The authors show that the level of investment risk taken by corporate sponsors of defined benefit pension plans is dynamic and depends on such factors as the funding level of the plan, the default risk of the corporate sponsor, the taxation basis, the labor unionization coverage, the level of free funds available to the company, and accounting assumptions.
Defined benefit pension plans play a significant role in financial markets and have a significant impact on the financial decisions taken by firms that provide them. The authors identify some key factors that determine the level of investment risk taken by corporate sponsors of defined benefit pension plans. They show that these factors can change over time, particularly because of changes in the level of plan funding and in the fund sponsor’s probability of default.
How Is This Research Useful to Practitioners?
This research is particularly useful to individuals involved in risk-based regulatory supervision because the authors identify a set of risk factors that can be monitored over time as pension investment risk changes. The findings, in conjunction with plan funding levels, could be used as a basis for Pension Benefit Guaranty Corporation (PBGC) premium rates: Corporate sponsors operating at elevated risk levels could be charged higher risk premiums than sponsors operating at more conservative levels. Other practitioners can use these findings as a potential gauge of future credit deterioration.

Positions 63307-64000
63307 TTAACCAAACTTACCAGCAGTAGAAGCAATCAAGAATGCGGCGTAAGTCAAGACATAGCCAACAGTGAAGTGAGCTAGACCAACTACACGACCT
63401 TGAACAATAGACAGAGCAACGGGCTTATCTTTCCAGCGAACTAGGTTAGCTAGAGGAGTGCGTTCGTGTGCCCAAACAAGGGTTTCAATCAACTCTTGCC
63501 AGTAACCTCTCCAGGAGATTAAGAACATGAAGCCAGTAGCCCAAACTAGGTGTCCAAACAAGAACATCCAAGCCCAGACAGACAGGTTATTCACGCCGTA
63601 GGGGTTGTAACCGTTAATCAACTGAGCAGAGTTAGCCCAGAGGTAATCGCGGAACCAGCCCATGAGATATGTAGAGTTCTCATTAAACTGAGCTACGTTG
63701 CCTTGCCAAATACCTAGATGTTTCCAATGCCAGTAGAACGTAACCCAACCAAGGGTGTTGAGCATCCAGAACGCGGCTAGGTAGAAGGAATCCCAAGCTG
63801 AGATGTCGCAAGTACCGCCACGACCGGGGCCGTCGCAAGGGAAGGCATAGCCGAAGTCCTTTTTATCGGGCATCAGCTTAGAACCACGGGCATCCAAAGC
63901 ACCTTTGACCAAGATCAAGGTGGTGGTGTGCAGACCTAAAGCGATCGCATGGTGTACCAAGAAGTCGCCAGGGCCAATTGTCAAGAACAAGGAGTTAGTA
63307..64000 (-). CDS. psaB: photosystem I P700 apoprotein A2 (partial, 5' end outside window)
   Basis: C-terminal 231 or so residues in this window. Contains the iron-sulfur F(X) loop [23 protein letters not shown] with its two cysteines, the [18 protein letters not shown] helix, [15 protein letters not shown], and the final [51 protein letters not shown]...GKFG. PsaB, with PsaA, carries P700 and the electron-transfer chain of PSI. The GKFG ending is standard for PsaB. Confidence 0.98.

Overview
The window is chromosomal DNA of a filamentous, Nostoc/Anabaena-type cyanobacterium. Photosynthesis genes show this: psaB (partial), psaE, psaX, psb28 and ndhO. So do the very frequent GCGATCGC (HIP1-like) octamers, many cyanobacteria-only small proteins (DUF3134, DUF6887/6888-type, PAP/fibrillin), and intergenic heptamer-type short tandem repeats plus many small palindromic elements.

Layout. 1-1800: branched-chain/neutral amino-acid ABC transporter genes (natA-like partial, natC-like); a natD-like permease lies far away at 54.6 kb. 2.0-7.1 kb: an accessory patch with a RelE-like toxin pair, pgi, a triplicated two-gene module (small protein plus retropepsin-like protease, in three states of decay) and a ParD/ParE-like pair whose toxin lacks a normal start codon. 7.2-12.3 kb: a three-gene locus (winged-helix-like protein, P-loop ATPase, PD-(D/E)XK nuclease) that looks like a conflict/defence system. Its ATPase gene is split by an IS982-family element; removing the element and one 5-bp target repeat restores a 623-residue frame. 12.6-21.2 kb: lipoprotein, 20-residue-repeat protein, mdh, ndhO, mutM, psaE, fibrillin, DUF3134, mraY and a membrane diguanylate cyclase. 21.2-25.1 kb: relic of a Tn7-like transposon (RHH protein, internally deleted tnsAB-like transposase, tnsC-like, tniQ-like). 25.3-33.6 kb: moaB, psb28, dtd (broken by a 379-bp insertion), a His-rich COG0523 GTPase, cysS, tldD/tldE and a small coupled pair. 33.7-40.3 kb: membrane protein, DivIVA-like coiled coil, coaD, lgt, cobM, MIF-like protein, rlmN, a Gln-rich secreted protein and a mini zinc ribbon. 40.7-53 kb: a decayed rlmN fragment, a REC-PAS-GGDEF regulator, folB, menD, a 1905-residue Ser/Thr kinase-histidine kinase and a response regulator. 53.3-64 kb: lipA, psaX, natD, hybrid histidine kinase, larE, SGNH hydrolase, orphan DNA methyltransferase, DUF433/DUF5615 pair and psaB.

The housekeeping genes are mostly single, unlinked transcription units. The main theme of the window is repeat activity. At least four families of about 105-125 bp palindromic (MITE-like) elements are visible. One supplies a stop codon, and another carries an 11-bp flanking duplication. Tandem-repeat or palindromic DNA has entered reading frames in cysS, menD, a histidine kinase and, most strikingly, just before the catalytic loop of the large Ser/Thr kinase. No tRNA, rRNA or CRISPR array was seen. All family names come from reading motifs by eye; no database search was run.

How Did the Authors Conduct This Research?
The authors use pension beta as a proxy for pension investment risk in a series of univariate regressions to identify the key factors that drive investment risk. Pension beta is defined as the difference between pension asset beta and pension liability beta, weighted by plan assets and pension liabilities, respectively. Pension beta has the advantage of taking asset/liability mismatching into account.
The first set of factors tests the authors’ risk shifting and risk management hypotheses. Risk shifting (or moral hazard) can occur as a result of the safety net provided by the PBGC. Firms with defined benefit pension plans pay a premium to the PBGC, which then pays out a minimum level of pension benefit in the event of the failure of a corporate sponsor. The firm can treat this insurance as a put option and maximize firm value by increasing the level of investment risk. The authors investigate whether low funding levels and high risk of credit default are consistent with high investment risk.
The risk management hypothesis considers an alternate view. Because restrictions are placed on firms with low funding levels (such as capital expenditure and dividend payments), the risk management hypothesis postulates that firms have an incentive to adopt low-risk investment strategies to improve the funding position of their plans.